A study published on Thursday scientific report already disclosed dog bites More frequent(Up to 11% increase) on the hottest and sunniest days, when air pollution levels are higher.
Previous studies have shown that warming and Higher levels of air pollution may be linked to increased human aggression, rhesus monkey, wheel yes mouse.
However, it’s unclear whether dog aggression toward humans follows this trend, and based on the study, the authors suggest that more data and studies are needed to confirm this conclusion.
The study was conducted by Kraslinmanresearcher Spaulding Rehabilitation Hospital Neuroimaging Laboratoryexist boston, Massachusetts (U.S.).
In order to do research, Linman and team examined data on dog bite injuries 2009 yes 2018 In eight U.S. cities: dallas, houston, baltimore, Baton Rouge, chicago, louisville, Angel yes New York.
According to publicly available data provided by Animal Control, there were reports at the time that 69,525 dog bites, about 3 times a day, for 10 years.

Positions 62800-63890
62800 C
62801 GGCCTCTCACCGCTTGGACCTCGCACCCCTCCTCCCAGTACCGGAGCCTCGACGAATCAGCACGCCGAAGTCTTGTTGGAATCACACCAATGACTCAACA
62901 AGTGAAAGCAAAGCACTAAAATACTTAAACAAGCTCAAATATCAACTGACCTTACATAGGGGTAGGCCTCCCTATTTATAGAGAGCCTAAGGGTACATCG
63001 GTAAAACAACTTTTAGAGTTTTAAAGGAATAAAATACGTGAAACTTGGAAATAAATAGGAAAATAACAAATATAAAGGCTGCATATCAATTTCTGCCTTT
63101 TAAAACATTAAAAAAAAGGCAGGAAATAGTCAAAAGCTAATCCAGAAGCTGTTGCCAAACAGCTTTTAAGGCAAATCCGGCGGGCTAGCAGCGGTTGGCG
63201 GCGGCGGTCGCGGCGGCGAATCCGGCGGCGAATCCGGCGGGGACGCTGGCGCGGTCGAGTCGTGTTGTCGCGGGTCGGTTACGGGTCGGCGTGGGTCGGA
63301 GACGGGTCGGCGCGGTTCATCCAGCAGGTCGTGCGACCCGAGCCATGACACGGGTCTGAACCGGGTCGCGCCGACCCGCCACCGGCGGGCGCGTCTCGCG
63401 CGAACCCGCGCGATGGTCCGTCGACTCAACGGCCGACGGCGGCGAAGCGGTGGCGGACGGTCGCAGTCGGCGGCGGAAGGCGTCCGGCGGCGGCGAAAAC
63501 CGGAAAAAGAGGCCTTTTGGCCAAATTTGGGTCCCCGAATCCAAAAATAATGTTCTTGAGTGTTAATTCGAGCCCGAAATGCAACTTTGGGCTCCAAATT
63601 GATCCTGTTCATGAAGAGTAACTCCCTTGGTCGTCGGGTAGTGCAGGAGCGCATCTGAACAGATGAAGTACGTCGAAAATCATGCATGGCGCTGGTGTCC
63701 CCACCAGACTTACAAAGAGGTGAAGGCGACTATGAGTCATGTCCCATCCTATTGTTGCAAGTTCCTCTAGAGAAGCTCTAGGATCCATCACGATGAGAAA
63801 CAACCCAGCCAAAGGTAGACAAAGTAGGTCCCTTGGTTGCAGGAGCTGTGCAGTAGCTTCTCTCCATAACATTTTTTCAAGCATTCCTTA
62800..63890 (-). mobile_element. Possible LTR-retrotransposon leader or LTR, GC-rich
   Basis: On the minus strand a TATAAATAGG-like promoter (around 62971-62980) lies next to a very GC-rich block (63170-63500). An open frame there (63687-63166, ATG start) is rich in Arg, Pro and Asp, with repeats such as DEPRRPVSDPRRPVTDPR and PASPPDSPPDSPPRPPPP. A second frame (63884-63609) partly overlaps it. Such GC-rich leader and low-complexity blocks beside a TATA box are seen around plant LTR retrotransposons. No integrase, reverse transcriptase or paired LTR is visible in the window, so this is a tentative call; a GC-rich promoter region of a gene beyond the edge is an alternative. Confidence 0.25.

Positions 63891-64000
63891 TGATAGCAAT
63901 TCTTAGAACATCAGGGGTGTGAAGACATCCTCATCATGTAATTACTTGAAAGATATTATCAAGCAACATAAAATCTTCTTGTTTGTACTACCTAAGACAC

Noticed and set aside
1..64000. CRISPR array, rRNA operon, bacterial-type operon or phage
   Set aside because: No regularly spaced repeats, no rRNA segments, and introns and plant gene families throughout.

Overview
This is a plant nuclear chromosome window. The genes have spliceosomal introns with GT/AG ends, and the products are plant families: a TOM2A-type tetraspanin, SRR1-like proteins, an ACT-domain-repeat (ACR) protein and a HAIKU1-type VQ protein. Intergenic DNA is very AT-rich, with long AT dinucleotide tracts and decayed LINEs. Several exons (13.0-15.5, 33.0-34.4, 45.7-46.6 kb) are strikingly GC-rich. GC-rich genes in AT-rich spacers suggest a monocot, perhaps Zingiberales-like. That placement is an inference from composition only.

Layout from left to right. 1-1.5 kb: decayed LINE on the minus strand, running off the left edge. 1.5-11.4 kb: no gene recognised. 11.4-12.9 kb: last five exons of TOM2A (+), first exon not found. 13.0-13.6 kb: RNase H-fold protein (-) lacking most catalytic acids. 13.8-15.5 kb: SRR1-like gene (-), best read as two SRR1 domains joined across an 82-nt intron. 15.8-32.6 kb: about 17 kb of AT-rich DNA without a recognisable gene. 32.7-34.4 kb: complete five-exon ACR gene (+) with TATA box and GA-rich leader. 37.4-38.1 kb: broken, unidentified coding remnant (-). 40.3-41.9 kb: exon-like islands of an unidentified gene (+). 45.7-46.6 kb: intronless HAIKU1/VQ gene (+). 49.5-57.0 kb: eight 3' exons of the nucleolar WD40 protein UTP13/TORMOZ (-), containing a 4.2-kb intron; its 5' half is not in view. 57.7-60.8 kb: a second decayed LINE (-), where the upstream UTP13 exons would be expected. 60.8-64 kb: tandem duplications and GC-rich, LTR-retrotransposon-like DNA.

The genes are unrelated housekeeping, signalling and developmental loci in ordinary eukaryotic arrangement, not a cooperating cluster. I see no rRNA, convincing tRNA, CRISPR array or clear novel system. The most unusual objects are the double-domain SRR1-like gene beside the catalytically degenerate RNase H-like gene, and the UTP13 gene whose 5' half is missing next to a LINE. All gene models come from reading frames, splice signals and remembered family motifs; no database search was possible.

The authors examined the relationship between dog bite rates and daily fine particle levels (PM2.5), ozone and temperature, and UV radiation levels (ultraviolet light) and rainfall.
The study showed that the incidence of dog bites increased by 11 percent on days with higher UV levels.4 percent on warmer days and 3 percent on days with higher ozone levels.
on the contrary, Incidence of dog bites drops slightly (1% reduction) on days with high precipitation.
The author points out Dog bite records do not include information Ask about other factors that may affect a dog’s level of aggression, such as breed, sex, or whether the animal has been neutered or neutered.
Apart from, They also had no information on previous interactions between the dog and the bite victim.Such as whether the person is familiar with the dog.
Therefore, although According to the authors, these results appear to strengthen the link between heat and pollution and dog aggressionInsists that more research is needed to confirm and explore this relationship.
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